‘Tunnel to Towers’ retraces the fearless footsteps of 9-11 Firefighter Steven Siller of Park Slope

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Photo gallery

Pint-sized participant: Samantha Lyons, 4, stands tall at the starting point in Red Hook.
...and they’re off: Thousands of runners prepare to retrace the steps of valiant firefighter Stephen Siller.
Never forget: Runners show their true colors, as they make their way to the Brooklyn-Battery Tunnel.
Freedom rings: A human wave walks by the Freedom Tower in Manhattan.
All stops out: Runners pour into the Brooklyn-Battery Tunnel, bolstered by police barricades.
Thumbs up: A Bravest stops to champion the cause.
From TInseltown to the tunnel: Actor Steve Buscemi lends his clout.
Rarin’ to go: A human pep rally comes way of runners, from left, Kristen Dimmling, Claire Morany, Diane Carter, and Jules Carfora.

Park Slope firefighter Stephen Siller left behind a wife and five young children when he raced through the Brooklyn-Battery Tunnel to the burning World Trade Center on 9-11, wearing 75 pounds of firefighting gear.

The Squad One smokeeater never returned home.

On Sunday, more than 25,000 runners from across the world carried the Stars and Stripes and chanted, “U.S.A.” while retracing Siller’s fearless footsteps for the 12th annual Tunnel to Towers Run. Siller’s brother Gary, and actors Gary Sinese and Steve Buscmei, championed the runners as they made their way from Red Hook to the World Trade Center.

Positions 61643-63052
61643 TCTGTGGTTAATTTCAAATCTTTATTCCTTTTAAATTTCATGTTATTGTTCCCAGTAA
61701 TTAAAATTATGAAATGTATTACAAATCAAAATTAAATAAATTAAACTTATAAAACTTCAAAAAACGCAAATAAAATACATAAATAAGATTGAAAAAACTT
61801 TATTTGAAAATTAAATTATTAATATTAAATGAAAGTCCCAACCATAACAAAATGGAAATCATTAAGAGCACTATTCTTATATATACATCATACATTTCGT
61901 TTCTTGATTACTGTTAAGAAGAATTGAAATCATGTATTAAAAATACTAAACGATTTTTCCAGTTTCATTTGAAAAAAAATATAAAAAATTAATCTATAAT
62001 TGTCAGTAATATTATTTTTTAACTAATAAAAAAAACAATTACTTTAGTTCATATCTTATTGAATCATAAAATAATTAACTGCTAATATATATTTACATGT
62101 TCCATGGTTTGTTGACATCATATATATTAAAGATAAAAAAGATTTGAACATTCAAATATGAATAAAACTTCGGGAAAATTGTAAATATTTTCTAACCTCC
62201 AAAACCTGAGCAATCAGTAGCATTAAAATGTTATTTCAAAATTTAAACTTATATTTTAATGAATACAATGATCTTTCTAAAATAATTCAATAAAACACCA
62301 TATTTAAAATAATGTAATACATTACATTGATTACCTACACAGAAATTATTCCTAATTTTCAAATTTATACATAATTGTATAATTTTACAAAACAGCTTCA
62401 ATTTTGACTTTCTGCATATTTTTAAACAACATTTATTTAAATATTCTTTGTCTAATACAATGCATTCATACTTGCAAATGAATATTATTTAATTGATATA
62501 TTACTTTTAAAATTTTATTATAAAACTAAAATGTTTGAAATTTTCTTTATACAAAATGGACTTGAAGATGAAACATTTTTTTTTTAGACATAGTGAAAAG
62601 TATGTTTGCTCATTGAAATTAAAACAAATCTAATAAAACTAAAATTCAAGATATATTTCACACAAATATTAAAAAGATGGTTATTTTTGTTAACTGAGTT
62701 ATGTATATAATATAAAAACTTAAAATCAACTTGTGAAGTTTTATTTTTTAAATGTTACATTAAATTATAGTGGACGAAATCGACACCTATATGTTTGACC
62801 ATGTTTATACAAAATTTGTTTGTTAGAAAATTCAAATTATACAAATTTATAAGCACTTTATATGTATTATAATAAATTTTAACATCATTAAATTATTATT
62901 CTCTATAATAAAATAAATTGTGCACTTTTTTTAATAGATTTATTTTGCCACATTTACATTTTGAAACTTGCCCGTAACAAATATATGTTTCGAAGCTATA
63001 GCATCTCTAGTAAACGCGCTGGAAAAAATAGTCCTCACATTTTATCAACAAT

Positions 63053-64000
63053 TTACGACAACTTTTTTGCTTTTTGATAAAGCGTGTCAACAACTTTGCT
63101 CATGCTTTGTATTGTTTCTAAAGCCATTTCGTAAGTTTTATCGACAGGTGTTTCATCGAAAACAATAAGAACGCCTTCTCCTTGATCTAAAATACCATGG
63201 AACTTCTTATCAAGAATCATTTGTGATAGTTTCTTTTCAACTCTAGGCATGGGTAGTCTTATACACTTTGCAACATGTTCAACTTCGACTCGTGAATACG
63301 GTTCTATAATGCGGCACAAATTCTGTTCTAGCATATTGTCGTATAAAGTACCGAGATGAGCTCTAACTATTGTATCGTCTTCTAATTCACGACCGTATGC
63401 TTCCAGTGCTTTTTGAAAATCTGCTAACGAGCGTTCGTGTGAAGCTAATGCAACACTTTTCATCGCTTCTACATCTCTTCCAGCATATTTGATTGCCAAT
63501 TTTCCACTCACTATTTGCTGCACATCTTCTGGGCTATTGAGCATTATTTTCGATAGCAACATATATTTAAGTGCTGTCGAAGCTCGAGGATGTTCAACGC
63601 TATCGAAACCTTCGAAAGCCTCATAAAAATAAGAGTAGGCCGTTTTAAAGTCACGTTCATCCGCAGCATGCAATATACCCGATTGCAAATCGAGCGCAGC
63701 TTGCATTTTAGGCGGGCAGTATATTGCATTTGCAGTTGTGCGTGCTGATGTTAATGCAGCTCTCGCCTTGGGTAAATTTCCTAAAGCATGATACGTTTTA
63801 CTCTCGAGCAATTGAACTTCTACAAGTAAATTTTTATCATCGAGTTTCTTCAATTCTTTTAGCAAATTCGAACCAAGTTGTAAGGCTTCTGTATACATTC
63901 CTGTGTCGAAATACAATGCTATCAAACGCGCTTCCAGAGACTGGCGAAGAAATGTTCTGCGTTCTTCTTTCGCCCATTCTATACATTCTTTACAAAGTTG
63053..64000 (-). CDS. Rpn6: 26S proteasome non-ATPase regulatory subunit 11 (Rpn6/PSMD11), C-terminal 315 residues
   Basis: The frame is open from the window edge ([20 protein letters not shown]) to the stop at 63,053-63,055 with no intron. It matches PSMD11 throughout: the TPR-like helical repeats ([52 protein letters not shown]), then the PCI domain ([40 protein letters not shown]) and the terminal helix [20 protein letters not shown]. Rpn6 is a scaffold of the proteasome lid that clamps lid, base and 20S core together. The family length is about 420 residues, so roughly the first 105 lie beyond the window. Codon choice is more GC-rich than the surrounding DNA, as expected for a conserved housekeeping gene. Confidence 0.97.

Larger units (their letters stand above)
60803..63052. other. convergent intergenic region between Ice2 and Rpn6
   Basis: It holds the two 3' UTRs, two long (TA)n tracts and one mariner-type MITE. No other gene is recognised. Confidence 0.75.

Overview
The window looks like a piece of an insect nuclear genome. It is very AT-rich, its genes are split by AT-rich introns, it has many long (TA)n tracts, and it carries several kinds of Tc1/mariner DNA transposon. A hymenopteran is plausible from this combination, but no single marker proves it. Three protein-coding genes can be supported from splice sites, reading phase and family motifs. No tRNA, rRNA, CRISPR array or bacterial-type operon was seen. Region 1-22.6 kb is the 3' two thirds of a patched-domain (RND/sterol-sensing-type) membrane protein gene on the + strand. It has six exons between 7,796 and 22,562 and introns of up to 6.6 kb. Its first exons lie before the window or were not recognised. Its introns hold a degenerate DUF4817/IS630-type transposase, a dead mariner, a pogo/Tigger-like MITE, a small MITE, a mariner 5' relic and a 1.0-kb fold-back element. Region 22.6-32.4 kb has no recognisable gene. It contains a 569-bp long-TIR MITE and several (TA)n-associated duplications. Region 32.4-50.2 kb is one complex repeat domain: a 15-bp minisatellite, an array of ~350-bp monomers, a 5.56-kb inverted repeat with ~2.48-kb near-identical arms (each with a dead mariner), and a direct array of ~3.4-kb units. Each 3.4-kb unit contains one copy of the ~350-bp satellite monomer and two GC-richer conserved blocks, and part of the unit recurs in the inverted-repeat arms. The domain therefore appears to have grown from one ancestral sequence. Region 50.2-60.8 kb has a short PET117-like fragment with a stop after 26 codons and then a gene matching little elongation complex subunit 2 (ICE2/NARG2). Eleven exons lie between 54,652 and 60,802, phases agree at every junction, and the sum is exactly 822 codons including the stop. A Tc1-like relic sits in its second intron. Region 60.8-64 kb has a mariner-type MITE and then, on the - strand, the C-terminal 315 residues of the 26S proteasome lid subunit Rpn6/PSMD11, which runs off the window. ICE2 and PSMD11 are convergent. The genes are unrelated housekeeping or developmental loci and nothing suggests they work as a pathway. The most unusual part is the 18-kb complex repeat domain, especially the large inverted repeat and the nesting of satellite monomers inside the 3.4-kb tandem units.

Some, like a uniformed unit from the London Fire Brigade, crossed oceans to come and help raise money for the Stephen Siller Tunnel to Towers Foundation. The group helps gravely wounded soldiers and children who have lost a parent, much like Siller, the youngest of seven siblings whose lost both his mother and father by age 10.

Amputees, burn victims, and paraplegics in recumbent bicycles kept pace with the human river of support raging towards the finish line for post-run ceremonies, featuring a free concert by Sinese’s band, Gary Sinese and the Lt. Dan Band.

First-time participant Steve Cornella, a volunteer firefighter from New Jersey, said he was astonished by the turnout.

“I was amazed at how many people signed up for this,” he said. “I saw kids from 4 years old to people in their 80s, including some on crutches and in wheelchairs.”

Cornella promised to return with his buddies next year.

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